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So we woke up bright and chirpy and headed to the in-house restaurant for breakfast that came complimentary with the room. The breakfast spread consisted of the common food found in European countries; toasts, croissants, cereals, fruits & juice, and cheese. In addition, with this being a spanish city, there was iberico ham too. We met a middle-age couple from Switzerland and had the briefest of chat. They were surprised to hear we are from Singapore while I was surprised that they knew where Singapore is. ๐Ÿ˜€ I’m always very proud when people from all over the world have heard of Singapore, the tiny little red dot.

We were tempted to go shopping since there’s a huge array of shops for affordable shopping (read: non-parisian style). But I was determined that we at least visit two famous sights.

The first, of course, is Sagrada Familia. There was a snaking long queue and without hesitating, I got into the queue. From the queue, we could see the cranes involved with the on-going work of the church.

The queue moved pretty fast and we paid for the audio set and also for the ride up the viewing tower. There’s stipulated timing for the lift ride up and ours was at 2pm (something that I was initially unaware of).

So we headed in to the interior and this greeted us at the entrance.

This church is amazing!! In terms of style, its so exceedingly different from any other church we have been to. The interior of Sagrada Familia is white and its brightly illuminated. I felt uplifted upon after entering the church. The way the church was designed allowed for alot of light to enter through and light up the interior. It was simply beautiful.

Beautiful colours of the stained glass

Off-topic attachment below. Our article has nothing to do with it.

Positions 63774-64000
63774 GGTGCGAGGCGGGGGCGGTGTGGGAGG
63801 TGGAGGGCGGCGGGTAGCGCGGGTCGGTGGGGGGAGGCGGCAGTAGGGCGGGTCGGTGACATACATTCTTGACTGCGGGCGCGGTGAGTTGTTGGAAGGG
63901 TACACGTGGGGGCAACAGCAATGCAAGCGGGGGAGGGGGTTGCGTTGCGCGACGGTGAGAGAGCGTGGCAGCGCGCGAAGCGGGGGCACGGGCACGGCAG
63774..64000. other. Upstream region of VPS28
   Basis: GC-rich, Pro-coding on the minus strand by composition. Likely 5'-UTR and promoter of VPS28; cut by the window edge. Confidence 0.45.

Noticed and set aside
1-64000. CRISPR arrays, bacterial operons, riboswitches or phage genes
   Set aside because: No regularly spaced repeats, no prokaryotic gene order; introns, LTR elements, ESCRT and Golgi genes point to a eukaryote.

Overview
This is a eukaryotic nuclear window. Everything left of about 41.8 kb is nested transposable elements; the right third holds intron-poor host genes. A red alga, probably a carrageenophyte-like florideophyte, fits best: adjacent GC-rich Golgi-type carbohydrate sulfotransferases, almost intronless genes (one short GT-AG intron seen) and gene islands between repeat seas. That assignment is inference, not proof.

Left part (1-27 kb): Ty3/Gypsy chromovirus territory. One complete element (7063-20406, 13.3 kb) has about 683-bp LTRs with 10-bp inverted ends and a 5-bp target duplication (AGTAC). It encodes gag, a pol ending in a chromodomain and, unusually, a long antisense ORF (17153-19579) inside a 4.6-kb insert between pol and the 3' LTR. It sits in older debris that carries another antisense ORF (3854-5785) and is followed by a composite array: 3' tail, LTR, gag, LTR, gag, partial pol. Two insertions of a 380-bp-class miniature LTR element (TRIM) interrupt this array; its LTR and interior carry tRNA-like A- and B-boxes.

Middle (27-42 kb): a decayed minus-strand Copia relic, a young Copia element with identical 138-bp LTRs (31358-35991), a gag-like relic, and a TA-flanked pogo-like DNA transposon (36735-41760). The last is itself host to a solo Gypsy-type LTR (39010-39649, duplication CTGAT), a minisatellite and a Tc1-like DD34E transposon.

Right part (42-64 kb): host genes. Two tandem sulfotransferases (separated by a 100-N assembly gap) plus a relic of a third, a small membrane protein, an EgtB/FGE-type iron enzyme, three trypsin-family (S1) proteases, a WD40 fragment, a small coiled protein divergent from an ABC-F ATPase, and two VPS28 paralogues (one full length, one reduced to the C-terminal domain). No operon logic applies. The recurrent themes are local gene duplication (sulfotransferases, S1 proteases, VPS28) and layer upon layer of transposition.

The husband said there’s no other church like this and this is the most beautiful church he has ever seen. I think he might be right.

And if I remember correctly, this church was designed to accommodate more than 1000 choir singers and in a way that projects their voices best.

And this is the mini-Sagrada Familia.

Sagrada Familia has a very high ceiling and it feels very very spacious. Even though there’s a lot of tourists around, I never felt ‘cramped in’. ๐Ÿ˜›

After spending a significant amount of time in the interior, we went outside. And there seemed to be more people outside than in the interior but that’s actually because the space in the interior was a lot more than that at the facade.
The facade was filled with carvings of the most unconventional forms, nothing like what we saw in churches in France.

And I thought we could go take the lift to go up the tower. But the staff at the lift said to go back at 2pm. That’s when I truly realised that we could only take the lift up at 2pm.
This is the ceiling at the lift area. I found the ceiling to be lovely. ๐Ÿ™‚

So we went back to the interior whereby there’s more information on the Sagrada Familia. Inside there, there were men working on some parts which I reckoned are parts to be used for display for visitor’s information.
And we saw a sculpture of Gaudi. It was nice to have a face, albeit a stone sculpture, to the name.

And a lovely drawing of the facade:

And very quickly, it was time to ascend the lift. I had no idea how high the lift brought us up to. It didn’t bring us to the top but sufficient for us to get a very nice view of the city spreaded out. Peeking out from the stairs, we could see parts of the facade of the church. And the colours on the facade are lovely to see.


Beautiful Barcelona

By following the stairs, we were eventually led to the ground floor and that finished our tour above ground. Then we headed to a small exhibition in the interior whereby there was an introduction about how Gaudi was inspired by nature and how he related nature in his works. This explained why some of the structures of Gaudi’s works look similar with a twist.

Plants that Gaudi drew his inspiration from


This small exhibit was really quite interesting and it did provide an insight into Gaudi’s genius.

By the time we were done with Sagrada Familia, we were hungry. And we walked around the streets near Sagrada Familia and entered a restaurant that offered tapas buffet. However, the tapas on display didn’t look particularly appetising, so we proceeded to order the set lunch. The set lunch was much cheaper than what we could get for in Paris, something below 10 euros.
My spanish was not good enough to fully understand the menu, and the waitress was not very familiar with English. So, I didn’t have high expectations of the lunch.
For starters, I had gazpacho – or something like that, said the waitress.

Gazpacho with Iberico ham


Can’t rem what this was


Hmmm, somehow the soup led me to think that Spanish food is an acquired taste. Firstly, it was weird having cold soup and the soup didn’t taste like what I ever had. And Iberico ham is definitely not for me. ๐Ÿ˜ฎ